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What Baseball Can Teach Us About Credit Scores

Barry Paperno

Spring has sprung! And when I think baseball I think credit scores. Then again, after a 16-year career at FICO, there are few things that don’t make me think of credit scores.

So, before putting on our Panda hats and shelling out $9 for a beer (or are they $10 now at AT&T Park?), let’s take a minute to remind ourselves of the importance of building, rebuilding and maintaining our credit scores all season long. After all, you’d hate to have your next purchase of peanuts or Cracker Jacks denied due to a bad credit score.

1. Play ball. To have a credit score, you have to play the game. That is, you can’t just sit on the sidelines. A credit score predicts how you are going to pay your bills, based on how you’ve managed your credit in the past. If no recent credit activity appears on your credit report, perhaps because you have never used or have stopped using credit, a credit score has nothing to base its prediction on. The lesson here is to get out there and play the credit game, while playing it safe by: 1) paying on time, 2) keeping your debt — especially credit card balances — low, and 3) opening new accounts sparingly.


2. Step up to the plate. Whether you’re new to credit or have just come off of the (credit) disabled list, don’t be afraid to get back in the game with a secured credit card or loan. Secured cards and rebuilder (secured) loans can be an ideal way to build or rebuild credit, as the risk-free-to-the-lender nature of these accounts makes secured credit relatively easy to get, and can do as much toward building or rebuilding a good score as unsecured cards and loans.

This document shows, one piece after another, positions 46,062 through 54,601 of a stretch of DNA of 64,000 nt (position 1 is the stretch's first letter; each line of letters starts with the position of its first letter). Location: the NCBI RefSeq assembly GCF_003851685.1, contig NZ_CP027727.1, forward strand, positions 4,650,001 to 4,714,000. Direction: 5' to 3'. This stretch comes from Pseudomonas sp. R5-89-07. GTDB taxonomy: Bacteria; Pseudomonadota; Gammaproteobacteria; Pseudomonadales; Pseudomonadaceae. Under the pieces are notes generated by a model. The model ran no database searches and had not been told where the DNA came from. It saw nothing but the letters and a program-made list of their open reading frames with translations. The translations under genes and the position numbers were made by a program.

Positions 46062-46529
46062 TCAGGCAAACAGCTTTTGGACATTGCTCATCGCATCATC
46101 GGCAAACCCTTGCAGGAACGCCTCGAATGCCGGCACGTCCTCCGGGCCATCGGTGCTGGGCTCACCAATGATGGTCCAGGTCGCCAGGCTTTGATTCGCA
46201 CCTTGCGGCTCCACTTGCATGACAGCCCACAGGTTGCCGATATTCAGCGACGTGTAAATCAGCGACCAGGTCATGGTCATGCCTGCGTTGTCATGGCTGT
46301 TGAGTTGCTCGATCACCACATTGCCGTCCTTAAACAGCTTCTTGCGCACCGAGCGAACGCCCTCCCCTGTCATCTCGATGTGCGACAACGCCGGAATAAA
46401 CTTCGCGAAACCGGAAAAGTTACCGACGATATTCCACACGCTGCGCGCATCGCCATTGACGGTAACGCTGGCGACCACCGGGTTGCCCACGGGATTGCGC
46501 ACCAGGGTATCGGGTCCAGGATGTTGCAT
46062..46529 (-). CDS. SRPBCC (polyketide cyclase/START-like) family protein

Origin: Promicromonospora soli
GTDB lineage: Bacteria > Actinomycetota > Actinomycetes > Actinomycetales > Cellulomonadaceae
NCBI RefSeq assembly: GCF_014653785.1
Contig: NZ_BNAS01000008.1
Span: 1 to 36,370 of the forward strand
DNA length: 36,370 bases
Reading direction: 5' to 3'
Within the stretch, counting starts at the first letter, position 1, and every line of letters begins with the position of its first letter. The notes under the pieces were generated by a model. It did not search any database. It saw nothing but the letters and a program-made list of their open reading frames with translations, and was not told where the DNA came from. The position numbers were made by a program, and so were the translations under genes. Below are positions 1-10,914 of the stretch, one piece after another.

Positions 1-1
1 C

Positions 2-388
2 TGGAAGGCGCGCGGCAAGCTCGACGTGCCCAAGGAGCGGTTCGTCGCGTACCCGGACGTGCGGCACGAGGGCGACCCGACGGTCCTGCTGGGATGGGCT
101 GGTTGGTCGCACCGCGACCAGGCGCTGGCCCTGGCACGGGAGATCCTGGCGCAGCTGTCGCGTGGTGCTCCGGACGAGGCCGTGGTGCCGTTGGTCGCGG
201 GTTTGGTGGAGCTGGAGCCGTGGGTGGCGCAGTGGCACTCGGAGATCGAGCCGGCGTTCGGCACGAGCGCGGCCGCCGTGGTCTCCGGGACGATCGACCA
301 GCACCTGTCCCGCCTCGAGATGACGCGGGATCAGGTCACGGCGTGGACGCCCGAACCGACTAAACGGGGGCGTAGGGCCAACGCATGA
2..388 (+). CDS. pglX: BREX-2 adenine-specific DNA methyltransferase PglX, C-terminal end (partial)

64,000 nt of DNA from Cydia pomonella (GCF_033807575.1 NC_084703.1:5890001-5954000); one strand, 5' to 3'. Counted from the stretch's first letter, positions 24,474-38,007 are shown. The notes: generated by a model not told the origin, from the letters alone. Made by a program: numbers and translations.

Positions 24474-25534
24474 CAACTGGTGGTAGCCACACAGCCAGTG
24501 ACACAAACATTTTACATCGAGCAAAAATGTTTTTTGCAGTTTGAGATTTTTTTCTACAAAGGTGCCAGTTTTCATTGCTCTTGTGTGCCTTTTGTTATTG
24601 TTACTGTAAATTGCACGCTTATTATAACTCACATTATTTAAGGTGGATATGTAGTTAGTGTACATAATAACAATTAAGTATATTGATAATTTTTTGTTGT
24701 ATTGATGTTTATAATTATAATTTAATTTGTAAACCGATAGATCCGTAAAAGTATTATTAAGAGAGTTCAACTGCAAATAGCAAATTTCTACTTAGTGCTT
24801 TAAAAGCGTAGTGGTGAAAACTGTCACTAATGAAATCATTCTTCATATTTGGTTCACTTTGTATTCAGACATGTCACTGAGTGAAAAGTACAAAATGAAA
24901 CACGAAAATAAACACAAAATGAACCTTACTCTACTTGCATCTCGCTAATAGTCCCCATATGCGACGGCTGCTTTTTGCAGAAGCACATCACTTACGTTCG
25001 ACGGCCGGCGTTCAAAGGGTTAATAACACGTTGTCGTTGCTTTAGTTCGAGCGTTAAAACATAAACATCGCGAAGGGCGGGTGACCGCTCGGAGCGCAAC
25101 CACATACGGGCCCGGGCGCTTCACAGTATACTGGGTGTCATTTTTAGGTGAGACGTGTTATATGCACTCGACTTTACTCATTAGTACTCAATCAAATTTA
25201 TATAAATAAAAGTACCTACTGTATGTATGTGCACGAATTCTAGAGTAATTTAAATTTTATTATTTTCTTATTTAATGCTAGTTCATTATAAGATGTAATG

3. Keep your eye on the ball. Everyone knows credit reports can contain errors, so take control of your credit by checking your credit report at least once a year, or more often, if you’re building or rebuilding. If you’re trying to dig yourself out of a protracted credit slump, you may also want to start monitoring your credit using a free monthly credit score.

4. Patience at the plate. In the same way a batter shouldn’t necessarily swing at the first pitch thrown, managing your credit requires the patience to allow your score to increase slowly over time, as your good credit history builds through consistent on-time payments and low debt. Or to put it bluntly, don’t swing at every credit card sales pitch thrown in your direction!

5. Be prepared to sacrifice. Is it really necessary to charge a $100 meal on that card tonight? Similar to a bunt or routine fly ball helping move a runner into scoring position, charging small amounts on a couple of cards and paying them in full each month is likely to help your score much more than making large purchases and minimum payments, and incurring huge finance charges.

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